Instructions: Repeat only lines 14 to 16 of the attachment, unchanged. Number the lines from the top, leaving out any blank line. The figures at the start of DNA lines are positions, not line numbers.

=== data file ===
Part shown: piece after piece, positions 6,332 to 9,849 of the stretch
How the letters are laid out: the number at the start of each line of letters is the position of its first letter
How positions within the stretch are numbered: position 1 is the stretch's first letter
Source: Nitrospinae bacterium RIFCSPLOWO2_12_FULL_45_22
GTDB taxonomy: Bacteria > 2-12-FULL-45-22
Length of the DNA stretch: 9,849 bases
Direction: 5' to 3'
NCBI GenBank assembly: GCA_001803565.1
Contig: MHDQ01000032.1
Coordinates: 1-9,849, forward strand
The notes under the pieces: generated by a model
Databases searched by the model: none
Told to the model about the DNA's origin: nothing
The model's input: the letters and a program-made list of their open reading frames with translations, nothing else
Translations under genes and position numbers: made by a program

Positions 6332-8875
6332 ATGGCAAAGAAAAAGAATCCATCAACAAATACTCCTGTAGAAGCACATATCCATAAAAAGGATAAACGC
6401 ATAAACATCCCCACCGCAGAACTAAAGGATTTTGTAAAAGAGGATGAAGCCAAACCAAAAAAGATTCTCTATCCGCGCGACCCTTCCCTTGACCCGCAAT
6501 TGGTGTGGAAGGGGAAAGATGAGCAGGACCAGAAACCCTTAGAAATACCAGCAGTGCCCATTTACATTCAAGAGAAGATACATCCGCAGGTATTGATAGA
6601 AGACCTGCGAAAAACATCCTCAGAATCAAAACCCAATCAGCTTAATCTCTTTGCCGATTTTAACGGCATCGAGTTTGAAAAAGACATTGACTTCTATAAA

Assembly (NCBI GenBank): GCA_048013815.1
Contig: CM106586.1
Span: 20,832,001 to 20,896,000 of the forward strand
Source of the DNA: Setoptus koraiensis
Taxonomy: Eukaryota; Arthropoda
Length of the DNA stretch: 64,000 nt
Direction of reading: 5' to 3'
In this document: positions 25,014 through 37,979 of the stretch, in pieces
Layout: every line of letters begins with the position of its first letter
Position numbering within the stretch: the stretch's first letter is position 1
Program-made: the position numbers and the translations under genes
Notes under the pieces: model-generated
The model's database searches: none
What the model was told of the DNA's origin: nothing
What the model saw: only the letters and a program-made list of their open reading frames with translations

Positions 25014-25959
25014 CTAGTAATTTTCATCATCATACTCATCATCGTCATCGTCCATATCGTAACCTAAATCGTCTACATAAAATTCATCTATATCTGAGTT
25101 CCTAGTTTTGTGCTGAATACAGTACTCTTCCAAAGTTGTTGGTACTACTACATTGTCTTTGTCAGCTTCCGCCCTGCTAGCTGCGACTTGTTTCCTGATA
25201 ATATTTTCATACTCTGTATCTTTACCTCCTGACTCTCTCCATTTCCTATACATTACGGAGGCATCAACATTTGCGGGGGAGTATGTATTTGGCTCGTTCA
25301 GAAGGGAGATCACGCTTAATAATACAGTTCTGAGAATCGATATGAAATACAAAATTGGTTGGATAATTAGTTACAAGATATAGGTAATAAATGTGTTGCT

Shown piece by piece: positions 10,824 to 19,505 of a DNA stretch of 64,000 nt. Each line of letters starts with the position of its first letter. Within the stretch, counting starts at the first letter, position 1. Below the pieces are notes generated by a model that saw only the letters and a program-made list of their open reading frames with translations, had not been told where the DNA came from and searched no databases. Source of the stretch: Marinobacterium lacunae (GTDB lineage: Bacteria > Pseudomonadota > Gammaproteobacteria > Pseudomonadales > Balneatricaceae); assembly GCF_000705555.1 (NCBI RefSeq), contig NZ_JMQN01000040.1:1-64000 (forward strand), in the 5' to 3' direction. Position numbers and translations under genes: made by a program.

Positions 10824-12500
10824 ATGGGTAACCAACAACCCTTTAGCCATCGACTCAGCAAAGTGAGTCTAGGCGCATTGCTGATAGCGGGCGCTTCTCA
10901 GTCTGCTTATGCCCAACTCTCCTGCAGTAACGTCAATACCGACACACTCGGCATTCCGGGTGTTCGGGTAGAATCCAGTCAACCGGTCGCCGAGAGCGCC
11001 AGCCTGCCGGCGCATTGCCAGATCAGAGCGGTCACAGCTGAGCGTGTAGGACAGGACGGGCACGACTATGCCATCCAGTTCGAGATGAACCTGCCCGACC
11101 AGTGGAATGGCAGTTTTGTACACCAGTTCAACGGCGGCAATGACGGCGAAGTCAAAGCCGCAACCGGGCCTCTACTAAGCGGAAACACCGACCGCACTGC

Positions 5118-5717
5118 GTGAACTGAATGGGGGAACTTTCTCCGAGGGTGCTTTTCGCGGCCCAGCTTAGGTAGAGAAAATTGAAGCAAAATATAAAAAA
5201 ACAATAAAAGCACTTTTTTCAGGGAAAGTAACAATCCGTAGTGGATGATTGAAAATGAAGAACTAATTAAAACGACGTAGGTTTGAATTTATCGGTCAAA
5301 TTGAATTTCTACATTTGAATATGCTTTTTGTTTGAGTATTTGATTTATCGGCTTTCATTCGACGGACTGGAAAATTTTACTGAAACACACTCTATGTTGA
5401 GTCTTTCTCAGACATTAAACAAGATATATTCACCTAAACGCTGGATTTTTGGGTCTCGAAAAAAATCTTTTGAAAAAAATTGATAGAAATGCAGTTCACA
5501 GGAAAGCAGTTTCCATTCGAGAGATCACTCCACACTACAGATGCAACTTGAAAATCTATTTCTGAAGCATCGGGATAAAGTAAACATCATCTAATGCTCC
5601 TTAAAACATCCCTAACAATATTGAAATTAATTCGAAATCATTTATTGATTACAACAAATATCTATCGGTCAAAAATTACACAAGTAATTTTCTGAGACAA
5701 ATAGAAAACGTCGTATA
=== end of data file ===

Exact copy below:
The model's input: the letters and a program-made list of their open reading frames with translations, nothing else
Translations under genes and position numbers: made by a program

Positions 6332-8875